The New Orleans Lakefront Airport
A New Orleans tradition
Business View Magazine interviews Jesse D. Noel, Executive Director of the New Orleans Lakefront Airport, as part of our series on U.S. regional airports.
The New Orleans Lakefront Airport is a public use airport located five miles northeast of the central business district of New Orleans, in Orleans Parish, Louisiana. Built at a cost of $4.5 million, the 473-acre Airport opened in 1934 on a man-made peninsula jutting into Lake Pontchartrain on the eastern side of the Industrial Canal, which links the lake to the Mississippi River. To make land available for the project, the Orleans Levee Board, which owns the Airport, drove a 10,000 foot retaining wall into Lake Pontchartrain and pumped in six million cubic yards of hydraulic fill to raise the field above the water.
Originally the major commercial airport in the New Orleans area, Lakefront Airport relinquished that role in 1946, when commercial airline service began from Moisant International Airport, now known as Louis Armstrong International Airport, a significantly larger facility located in the nearby suburb of Kenner. In the 1950s, Lakefront was designated as a general aviation airport, with three asphalt runways that serve private, corporate, and military traffic.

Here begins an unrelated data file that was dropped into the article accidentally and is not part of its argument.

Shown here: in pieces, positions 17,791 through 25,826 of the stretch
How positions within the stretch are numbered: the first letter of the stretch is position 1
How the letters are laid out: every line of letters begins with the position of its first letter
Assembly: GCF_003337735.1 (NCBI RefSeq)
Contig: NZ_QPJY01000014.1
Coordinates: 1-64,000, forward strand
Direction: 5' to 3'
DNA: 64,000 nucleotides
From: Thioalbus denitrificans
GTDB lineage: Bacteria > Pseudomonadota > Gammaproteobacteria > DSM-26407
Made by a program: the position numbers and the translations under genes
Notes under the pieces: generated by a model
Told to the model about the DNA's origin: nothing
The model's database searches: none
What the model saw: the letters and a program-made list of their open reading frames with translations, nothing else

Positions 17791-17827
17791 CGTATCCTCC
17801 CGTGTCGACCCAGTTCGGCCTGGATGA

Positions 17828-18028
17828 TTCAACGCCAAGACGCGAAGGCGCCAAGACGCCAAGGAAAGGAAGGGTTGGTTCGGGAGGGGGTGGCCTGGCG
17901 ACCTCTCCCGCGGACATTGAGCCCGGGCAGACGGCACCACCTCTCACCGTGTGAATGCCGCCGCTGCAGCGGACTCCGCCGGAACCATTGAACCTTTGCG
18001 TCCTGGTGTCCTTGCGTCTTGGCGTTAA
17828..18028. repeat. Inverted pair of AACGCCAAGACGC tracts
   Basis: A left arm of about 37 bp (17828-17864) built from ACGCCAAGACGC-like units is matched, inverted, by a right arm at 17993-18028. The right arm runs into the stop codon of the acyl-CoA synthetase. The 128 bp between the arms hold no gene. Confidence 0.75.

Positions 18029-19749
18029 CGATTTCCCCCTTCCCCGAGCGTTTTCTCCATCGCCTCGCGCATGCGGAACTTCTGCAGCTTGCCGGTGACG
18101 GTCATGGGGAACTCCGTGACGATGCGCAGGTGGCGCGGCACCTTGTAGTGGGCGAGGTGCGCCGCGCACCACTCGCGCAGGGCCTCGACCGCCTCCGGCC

The New Orleans Lakefront Airport is owned by the Orleans Levee District, but is operated by the by Non-Flood Protection Asset Management Authority. “Up until the early 2000s, the Levee District owned and operated all the property,” explains Executive Director, Jesse D. Noel. “But, following Katrina, it was said that the Levee District, which is supposed to provide flood protection for the citizens of Orleans Parish, was focusing too much on its ‘non-flood assets’ – they owned the airport and a couple of marinas and a lot of recreational space – and so they divided the non-flood assets from the flood assets and created a separate entity to manage them. The Airport is kind of our crown jewel – it’s the largest enterprise that we operate for the Orleans Levee District.”
Noel adds that the New Orleans Lakefront Airport is predominantly self-funded, but does receive some supplemental funding from the larger Authority. “The Orleans Levee District owns many more non-flood assets than just the Airport and so some of those other assets will supplement some of the funding required at the Airport,” he explains. “But we are, with large scale deferred maintenance projects considered, about break even, right now.”
In 2005, the New Orleans Lakefront Airport was damaged by hurricane-force winds and the storm surge of Hurricane Katrina, and a number of its hangars and outlying buildings were destroyed. However, over the past several years, its singular, art deco terminal building has been restored to its original grandeur, with floor to ceiling granite and a grand atrium entrance hall. In addition, thick concrete panels that were added to the building in the early 1960s, to turn it into a Cold War era bomb shelter, have been removed.